The other face of Lyell: historical biogeography in his Principles of geology

Authors

  • A. Alfredo Bueno-Hernández,

    Corresponding author
    1. Museo de Zoología, Facultad de Estudios Superiores ‘Zaragoza’, Universidad Nacional Autónoma de México (UNAM), Batalla 5 de Mayo s/n, Col. Ejército de Oriente, Del. Iztapalapa, CP 09230, México, DF
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  • Jorge E. Llorente-Bousquets

    1. Museo de Zoología ‘Alfonso L. Herrera’, Facultad de Ciencias, Universidad Nacional Autónoma de México (UNAM), Av. Universidad no. 3000, Ciudad Universitaria, CP 04510, México, DF
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*A. Alfredo Bueno-Hernández, Museo de Zoología, Facultad de Estudios Superiores ‘Zaragoza’, Universidad Nacional Autónoma de México (UNAM), Batalla 5 de Mayo s/n, Col. Ejército de Oriente, Del. Iztapalapa, CP 09230, México, DF.
E-mail: abueno@servidor.unam.mx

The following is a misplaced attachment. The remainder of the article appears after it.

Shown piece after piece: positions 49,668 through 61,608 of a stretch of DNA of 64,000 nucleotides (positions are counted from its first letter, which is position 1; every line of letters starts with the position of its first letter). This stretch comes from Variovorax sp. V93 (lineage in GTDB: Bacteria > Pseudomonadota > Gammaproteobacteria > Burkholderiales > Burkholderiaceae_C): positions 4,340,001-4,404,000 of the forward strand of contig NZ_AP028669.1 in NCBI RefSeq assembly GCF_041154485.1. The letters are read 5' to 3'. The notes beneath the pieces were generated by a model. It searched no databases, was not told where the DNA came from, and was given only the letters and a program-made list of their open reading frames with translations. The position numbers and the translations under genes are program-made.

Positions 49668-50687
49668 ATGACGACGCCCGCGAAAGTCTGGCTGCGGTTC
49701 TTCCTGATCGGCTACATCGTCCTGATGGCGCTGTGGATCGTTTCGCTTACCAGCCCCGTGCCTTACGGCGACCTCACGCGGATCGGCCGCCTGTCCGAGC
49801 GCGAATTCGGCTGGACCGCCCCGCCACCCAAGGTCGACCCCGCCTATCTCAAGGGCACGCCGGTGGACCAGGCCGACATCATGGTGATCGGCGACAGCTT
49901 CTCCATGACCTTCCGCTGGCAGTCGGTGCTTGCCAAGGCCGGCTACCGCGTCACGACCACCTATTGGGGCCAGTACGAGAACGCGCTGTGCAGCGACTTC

Abstract

Although some excellent articles about Lyell's work have been published, they do not explicitly deal with Lyell's biogeographical conceptions. The purpose of this paper is to analyse Lyell's biogeographical model in terms of its own internal structure. Lyell tried to explain the distribution of organisms by appealing to a real cause (climate). However, he was aware that environmental conditions were clearly insufficient to explain the existence of biogeographical regions. Lyell's adherence to ecological determinism generated strong tensions within his biogeographical model. He shifted from granting a secondary weight to dispersal to assigning it a major role. By doing so, Lyell was led into an evident contradiction. A permanent tension in Lyell's ideas was generated by the prevalent explanatory pattern of his time. The explanatory model based on laws did not produce satisfactory results in biology because it did not deal with historical processes. We may conclude that the knowledge of organic distribution interested Lyell as long as it could be explained by the uniformitarian principles of his geological system. The importance of the second volume of the Principles of geology lies in its ample and systematic argumentation about the geographical distribution of organisms. Lyell established, independently from any theory about organic change, the first version of dispersalist biogeography.

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